Instant data retrieval from large point clouds
The Dutch government offers the AHN [](https://www.ahn.nl/) as a way to get information about the height of any specific place in the country. They offer this data by using a point cloud. That is, a large set of points with some additional meta information. With the current version of the AHN the resolution of the dataset is about eight points per square meter. This results in about 2.5TB of compressed data for the relatively small area of the Netherlands. While this is something that is not impossible to store locally, it does offer some challenges.
Firstly, if we ever wanted a larger area covered, or if the resolution would increase even further, the dataset would quickly increase to such a size that local storage is no longer practical. Secondly the size of the dataset does mean quite a lot of waiting is required just to get a local copy, which doesn't help when a developer wants to try some experimentation.
The final issue we had was actually extracting a small area of such a point cloud to work on. For most of our experimentation we wanted to work on areas the size of a small house or even a single tree. However, the AHN dataset is downloaded as large areas (6.25x5km), for which a compressed point cloud is provided in the LAZ file format[](https://www.loc.gov/preservation/digital/formats/fdd/fdd000418.shtml). Unfortunately the data format used is not indexed nor is it ordered, which means having to scan the entirety of such a block in order to extract a specific small area from it.
Octrees and Entwine
We opted to split the entire dataset up into much smaller blocks using entwine[](https://entwine.io/). Entwine offers the EPT format, based on an octree [](https://en.wikipedia.org/wiki/Octree) of small LAZ files. For our purposes this means that we can now host all these small LAZ files on a central server, and we now only need to download a few small LAZ files to quickly get all the points for a small area.
PDAL[](https://pdal.io/), a library for working with pointclouds, can actually do this for us already, but we noticed that PDAL isn't very fast, and we wanted to iterate more quickly on our data. This is where we decided to use LASzip[](https://github.com/LASzip/LASzip) (a LAZ library) and Rust[](https://www.rust-lang.org/) to create a fast client ourselves.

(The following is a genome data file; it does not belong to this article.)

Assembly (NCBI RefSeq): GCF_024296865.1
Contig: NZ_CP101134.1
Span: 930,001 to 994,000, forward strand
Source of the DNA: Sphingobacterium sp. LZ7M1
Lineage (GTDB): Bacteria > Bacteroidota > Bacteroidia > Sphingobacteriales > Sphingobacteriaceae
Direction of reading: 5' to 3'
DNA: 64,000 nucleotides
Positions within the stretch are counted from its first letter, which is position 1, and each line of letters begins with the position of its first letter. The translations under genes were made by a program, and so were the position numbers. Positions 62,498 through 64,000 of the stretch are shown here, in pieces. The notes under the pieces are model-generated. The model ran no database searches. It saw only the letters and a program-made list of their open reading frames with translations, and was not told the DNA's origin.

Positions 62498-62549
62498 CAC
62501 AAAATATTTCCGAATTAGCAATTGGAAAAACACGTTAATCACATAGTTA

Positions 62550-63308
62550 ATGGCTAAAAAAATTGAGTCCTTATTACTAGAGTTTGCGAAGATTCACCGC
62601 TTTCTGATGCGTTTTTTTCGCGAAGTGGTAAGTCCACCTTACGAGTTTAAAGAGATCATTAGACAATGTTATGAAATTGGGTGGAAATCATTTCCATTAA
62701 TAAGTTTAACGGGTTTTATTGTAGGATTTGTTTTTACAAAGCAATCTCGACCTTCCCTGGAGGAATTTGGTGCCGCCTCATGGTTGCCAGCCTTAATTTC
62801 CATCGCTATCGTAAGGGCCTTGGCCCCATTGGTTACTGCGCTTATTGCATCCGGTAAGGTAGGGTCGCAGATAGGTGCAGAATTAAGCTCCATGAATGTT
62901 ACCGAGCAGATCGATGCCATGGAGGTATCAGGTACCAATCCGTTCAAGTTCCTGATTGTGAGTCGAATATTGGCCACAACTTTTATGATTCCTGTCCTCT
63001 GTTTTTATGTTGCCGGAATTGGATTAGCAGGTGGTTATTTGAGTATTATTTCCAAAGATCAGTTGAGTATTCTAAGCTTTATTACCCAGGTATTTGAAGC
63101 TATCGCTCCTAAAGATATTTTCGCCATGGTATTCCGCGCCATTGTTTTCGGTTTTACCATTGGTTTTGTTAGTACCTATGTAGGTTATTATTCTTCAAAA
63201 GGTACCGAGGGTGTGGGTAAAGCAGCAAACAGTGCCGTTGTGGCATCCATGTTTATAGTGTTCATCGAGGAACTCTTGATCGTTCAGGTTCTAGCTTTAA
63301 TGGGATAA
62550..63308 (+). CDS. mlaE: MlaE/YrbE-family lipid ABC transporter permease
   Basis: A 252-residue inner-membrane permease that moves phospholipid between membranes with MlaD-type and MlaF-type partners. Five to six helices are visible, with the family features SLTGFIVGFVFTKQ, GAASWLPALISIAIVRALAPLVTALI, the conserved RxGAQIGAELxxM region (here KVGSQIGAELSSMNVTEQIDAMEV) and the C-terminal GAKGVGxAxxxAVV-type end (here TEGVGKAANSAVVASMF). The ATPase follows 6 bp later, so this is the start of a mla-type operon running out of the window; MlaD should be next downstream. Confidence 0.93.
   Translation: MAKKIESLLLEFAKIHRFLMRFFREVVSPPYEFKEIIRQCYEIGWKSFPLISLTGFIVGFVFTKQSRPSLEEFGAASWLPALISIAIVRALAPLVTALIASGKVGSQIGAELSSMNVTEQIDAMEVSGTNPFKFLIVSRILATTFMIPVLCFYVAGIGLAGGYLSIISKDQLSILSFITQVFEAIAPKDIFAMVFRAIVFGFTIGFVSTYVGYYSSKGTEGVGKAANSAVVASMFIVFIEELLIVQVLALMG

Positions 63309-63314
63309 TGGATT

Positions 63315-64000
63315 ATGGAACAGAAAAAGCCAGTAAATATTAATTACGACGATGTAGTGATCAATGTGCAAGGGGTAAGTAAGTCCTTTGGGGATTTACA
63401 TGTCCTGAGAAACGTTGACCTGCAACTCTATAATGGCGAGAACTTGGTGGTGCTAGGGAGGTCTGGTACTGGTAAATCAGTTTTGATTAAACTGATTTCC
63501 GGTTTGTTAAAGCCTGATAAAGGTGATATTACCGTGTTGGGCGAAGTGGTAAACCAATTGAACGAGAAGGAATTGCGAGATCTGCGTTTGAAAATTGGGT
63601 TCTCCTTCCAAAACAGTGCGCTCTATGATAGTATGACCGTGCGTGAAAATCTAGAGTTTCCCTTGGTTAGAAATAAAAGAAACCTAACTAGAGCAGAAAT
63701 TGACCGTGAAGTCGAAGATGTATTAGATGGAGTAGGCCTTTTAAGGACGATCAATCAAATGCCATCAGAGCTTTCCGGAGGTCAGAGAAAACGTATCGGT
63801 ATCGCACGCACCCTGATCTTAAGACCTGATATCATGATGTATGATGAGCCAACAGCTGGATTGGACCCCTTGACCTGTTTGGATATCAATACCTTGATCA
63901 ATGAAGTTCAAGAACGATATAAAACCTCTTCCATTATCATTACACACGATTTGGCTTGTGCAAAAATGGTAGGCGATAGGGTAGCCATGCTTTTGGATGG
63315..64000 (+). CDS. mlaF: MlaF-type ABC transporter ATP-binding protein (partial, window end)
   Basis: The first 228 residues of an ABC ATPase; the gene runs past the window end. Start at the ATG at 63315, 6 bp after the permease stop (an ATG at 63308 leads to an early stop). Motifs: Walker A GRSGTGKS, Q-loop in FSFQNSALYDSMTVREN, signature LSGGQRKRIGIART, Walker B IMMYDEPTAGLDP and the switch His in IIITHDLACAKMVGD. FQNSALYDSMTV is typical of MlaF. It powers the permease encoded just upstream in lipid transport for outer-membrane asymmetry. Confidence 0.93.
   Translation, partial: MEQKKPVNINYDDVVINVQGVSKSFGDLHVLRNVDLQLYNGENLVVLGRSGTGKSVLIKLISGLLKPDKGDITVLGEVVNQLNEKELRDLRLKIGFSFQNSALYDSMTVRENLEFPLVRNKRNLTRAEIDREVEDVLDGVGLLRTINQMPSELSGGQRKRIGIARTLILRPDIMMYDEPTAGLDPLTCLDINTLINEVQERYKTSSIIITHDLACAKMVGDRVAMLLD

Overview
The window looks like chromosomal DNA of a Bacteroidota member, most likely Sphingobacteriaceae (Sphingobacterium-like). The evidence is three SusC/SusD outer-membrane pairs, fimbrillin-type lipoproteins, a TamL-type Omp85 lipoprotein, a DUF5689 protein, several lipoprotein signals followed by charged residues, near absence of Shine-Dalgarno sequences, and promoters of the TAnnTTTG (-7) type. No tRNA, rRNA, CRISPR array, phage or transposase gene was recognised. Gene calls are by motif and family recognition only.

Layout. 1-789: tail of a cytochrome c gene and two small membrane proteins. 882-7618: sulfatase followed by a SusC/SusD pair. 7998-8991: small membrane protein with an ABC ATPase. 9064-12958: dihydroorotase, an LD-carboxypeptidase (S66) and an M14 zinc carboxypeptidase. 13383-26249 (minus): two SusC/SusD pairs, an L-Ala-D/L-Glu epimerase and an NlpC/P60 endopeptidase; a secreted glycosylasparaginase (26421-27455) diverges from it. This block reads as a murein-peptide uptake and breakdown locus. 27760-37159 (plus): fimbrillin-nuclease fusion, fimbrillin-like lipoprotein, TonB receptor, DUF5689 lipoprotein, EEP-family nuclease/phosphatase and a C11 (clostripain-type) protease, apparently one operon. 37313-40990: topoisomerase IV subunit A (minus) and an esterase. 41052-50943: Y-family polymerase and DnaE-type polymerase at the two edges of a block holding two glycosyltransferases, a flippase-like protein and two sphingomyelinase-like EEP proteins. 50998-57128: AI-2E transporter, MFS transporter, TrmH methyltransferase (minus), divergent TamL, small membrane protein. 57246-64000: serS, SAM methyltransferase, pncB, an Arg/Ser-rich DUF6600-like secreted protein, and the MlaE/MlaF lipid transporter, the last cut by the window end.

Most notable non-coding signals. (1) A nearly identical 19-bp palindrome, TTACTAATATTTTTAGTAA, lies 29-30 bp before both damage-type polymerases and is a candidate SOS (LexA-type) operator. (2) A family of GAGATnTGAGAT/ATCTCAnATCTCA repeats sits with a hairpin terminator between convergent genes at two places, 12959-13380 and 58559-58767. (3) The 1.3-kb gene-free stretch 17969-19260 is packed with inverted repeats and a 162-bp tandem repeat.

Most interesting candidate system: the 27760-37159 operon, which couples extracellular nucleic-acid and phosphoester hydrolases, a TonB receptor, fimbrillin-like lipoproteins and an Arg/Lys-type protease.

Keeping it in memory
While working on our client we noticed one thing about LASzip we really did not like: the external C interface that the library offers only allows reading from and writing to files. We however just downloaded a LAZ file from the internet, and having to store it on disk before reading it's contents for points we need and then immediately removing the downloaded file is not very efficient. We made a patch for LASzip[](https://github.com/tweedegolf/LASzip) that allows reading and writing directly from memory.
With the newly patched version of LASzip we started writing our own LASzip
wrapper for Rust,
laszip-rs. Our main purpose of this wrapper was to make it possible
to easily iterate over all points in a LASzip file, and to make it safer to
create readers and writers, by hiding any manual resource management and by
catching any errors that occurred.
With our LASzip wrapper completed, we finally could test our new client. We did some comparisons with retrieval via PDAL. We took an area around our office of about 500m2.
- First we tried our true and tested method of downloading source files directly from the Dutch government, but a pipeline to extract the data for the area this way took several minutes at least.
- Next we switched to using PDAL to retrieve data from our entwine point cloud stored on Google Cloud Storage. This took approximately 1802 ms.
- Our retrieval tool managed to get this time down to 799 ms.
- With caching enabled, subsequent requests could even be completed within 450 ms. Compared to PDAL this is less than 25% of the time.
While 450ms is not instant, it is fast enough to be very useful in most cases. Typically it will not be the slowest part of a data processing pipeline, and it will allow developers to quickly iterate using real world data, even in a prototyping phase.
Our developers will no longer need a local copy because of our new tool. They have an easily accessible remote point cloud thanks to Entwine, which even allows us to visualize the entire pointcloud without effort. Finally, we managed to extract tiny parts of the pointcloud relatively quickly, making rapid experimentation much easier.
The source code of our Rust wrapper and LASzip modifications,
is available for anyone to use [](https://github.com/tweedegolf/laszip-rs). We will likely
publish more on point cloud data and related applications in the future.
Follow our blog or look out for anything related on
our github [](https://github.com/tweedegolf) account to keep up to date.
[ Actueel Hoogtebestand Nederland](https://www.ahn.nl/)
[ patch for LASzip](https://github.com/tweedegolf/LASzip)
[ Tweede golf github](https://github.com/tweedegolf)
While working on the Roc compiler, we regularly dive deep on computer science topics. A recurring theme is speed, both the runtime performance of the code that we generate, as well as the performance of our compiler itself.
One extremely useful technique that we have been playing with is data-oriented design: the idea that the actual data you have should guide how code is structured.